Governor J.B. Pritzker addresses the crowd during a ribbon-cutting ceremony at the new MCT administration building.

MADISON COUNTY - During a ribbon-cutting ceremony to celebrate the new Madison County Transit building on May 23, 2024, in Pontoon Beach, Governor J.B. Pritzker said he was “disappointed” with the Madison County Board’s decision to put an advisory referendum on the Nov. 5 ballot.

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The referendum will ask Madison County voters if the Madison County Board should “correspond” with other county boards “about the possibility of separating from Cook County to form a new state.” The Board voted 15–7 to put this referendum on the ballot during their regular meeting on April 17, 2024.

“Businesses and families want to set down roots here, and state government works with you to help make that happen. Working together fuels our ability to get big things done,” Pritzker said during his remarks on May 23. “That’s why, honestly, I was disappointed to learn that the County Board had voted to put an advisory referendum on the ballot questioning whether Chicago and Cook County should be forced out of Illinois. So I want to speak to that for a moment to address the misinformation that led to that and to remind us all of what Chicago has meant to Madison County and vice versa.”

According to Pritzker, an SIU Carbondale study showed that “the Chicagoland area pays for the bulk of the benefits the rest of the state receives.” Additionally, people in the Chicago area receive “about 80 cents back” for every dollar they pay in state taxes, while the southern third of Illinois gets “almost $2.”

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Pritzker also noted that 71% of the funding for the new MCT administration building came from state funding. He said this is one example of the many projects aided by state funding.

“That likely means this building wouldn’t exist without the taxpayers of the rest of Illinois subsidizing it,” he added. “This is just one in a long line of projects funded by state government that benefits Madison County residents.”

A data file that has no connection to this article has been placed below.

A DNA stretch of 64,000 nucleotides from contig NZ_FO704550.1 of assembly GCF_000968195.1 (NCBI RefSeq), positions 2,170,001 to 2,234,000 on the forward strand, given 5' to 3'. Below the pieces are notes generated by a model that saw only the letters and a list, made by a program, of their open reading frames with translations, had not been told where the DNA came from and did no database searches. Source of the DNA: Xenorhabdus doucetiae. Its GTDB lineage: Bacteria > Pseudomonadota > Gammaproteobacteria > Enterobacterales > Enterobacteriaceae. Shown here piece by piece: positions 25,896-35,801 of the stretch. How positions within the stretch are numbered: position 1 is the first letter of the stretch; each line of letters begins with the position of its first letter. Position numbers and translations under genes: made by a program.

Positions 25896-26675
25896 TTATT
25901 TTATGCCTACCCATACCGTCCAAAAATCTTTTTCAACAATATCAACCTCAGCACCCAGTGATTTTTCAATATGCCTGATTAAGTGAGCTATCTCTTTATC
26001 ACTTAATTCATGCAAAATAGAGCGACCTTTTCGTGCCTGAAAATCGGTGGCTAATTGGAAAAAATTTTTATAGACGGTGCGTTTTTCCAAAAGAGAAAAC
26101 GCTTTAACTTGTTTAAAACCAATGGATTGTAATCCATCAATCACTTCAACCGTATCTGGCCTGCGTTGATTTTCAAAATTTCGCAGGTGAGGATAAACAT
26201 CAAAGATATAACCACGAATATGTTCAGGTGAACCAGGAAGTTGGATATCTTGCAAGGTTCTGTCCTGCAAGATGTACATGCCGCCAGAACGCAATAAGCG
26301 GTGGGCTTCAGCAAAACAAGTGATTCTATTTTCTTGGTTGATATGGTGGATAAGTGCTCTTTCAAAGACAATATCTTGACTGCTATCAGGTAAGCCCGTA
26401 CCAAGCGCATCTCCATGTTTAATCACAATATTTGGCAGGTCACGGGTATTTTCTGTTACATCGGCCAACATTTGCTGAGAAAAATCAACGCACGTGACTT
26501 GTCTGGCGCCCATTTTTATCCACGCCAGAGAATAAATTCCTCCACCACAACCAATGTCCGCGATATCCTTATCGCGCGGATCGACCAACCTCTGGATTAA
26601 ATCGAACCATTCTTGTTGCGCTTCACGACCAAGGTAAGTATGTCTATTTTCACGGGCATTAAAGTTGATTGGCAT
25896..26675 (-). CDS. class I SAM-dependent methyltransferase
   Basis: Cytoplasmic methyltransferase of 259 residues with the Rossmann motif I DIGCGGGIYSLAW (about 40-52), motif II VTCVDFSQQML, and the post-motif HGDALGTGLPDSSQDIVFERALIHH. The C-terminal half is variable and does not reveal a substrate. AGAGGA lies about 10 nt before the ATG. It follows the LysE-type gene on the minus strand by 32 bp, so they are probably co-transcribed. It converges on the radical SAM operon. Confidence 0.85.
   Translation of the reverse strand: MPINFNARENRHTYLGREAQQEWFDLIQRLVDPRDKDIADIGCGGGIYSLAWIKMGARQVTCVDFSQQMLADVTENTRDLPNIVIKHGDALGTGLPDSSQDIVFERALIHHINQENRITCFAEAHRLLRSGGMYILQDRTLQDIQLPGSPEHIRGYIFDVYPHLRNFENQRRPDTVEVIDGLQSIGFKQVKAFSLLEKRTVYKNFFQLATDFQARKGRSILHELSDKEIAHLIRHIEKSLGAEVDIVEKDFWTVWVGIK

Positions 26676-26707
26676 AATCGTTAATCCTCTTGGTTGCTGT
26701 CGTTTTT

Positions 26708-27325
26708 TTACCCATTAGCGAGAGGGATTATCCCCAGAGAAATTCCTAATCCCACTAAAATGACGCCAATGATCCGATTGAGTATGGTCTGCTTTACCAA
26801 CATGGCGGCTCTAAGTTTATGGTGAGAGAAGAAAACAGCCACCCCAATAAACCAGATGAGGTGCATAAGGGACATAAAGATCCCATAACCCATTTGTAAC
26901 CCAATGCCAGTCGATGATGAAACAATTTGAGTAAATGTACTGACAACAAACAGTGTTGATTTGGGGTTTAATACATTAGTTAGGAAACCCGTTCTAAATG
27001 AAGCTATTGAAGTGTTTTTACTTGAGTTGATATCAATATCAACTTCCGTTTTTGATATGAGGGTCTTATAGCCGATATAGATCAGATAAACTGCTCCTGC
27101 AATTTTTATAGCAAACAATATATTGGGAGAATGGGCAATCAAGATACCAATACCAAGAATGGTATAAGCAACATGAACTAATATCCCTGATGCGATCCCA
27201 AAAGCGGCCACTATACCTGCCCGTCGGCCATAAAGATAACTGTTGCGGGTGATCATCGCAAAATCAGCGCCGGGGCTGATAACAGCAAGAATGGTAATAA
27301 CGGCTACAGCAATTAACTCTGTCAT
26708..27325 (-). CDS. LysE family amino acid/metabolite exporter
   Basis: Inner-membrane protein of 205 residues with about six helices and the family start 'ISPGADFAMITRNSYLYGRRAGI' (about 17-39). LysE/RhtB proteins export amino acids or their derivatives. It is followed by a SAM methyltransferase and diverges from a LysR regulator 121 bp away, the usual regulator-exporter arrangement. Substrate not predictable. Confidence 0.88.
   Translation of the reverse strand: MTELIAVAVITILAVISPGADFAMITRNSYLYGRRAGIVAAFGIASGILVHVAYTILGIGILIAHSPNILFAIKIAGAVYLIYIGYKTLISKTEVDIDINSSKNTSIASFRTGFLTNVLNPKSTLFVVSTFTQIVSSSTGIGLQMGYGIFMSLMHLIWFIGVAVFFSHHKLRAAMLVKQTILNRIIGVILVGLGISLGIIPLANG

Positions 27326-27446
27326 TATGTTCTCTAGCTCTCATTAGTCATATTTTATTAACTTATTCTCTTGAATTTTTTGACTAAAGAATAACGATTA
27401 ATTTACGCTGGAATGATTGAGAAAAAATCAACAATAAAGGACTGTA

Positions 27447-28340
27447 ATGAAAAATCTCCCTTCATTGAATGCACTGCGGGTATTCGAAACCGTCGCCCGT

Pritzker said he was recently in Edwardsville for the groundbreaking of the new SIUE Health Sciences building, which was partly funded by a $105 million state investment in the SIU system. In the past year, he said, Madison County students have received “millions of dollars in scholarships and support services…that were largely paid for by the taxpayers of the rest of Illinois.”

He also noted that “incentives provided by our state, including in large part the taxpayers in Chicago,” led to Wieland North America’s recent decision to modernize the East Alton facility. This followed a $3 million state grant to “help restore and revitalize downtown Alton.” Since 2019, Illinois has invested “nearly $600 million in infrastructure improvements in Madison County,” Pritzker added, pointing to I-270 bridge replacement as an example.

“I mention these things not because Cook county is more important than Madison County. It is not,” Pritzker concluded. “Instead, I simply want to remind everyone here that we are one Illinois. Madison County is just as important to our state as Chicago is. It’s also, frankly, too easy to let partisanship and regional differences divide us. Instead, let’s all go in the same direction.”

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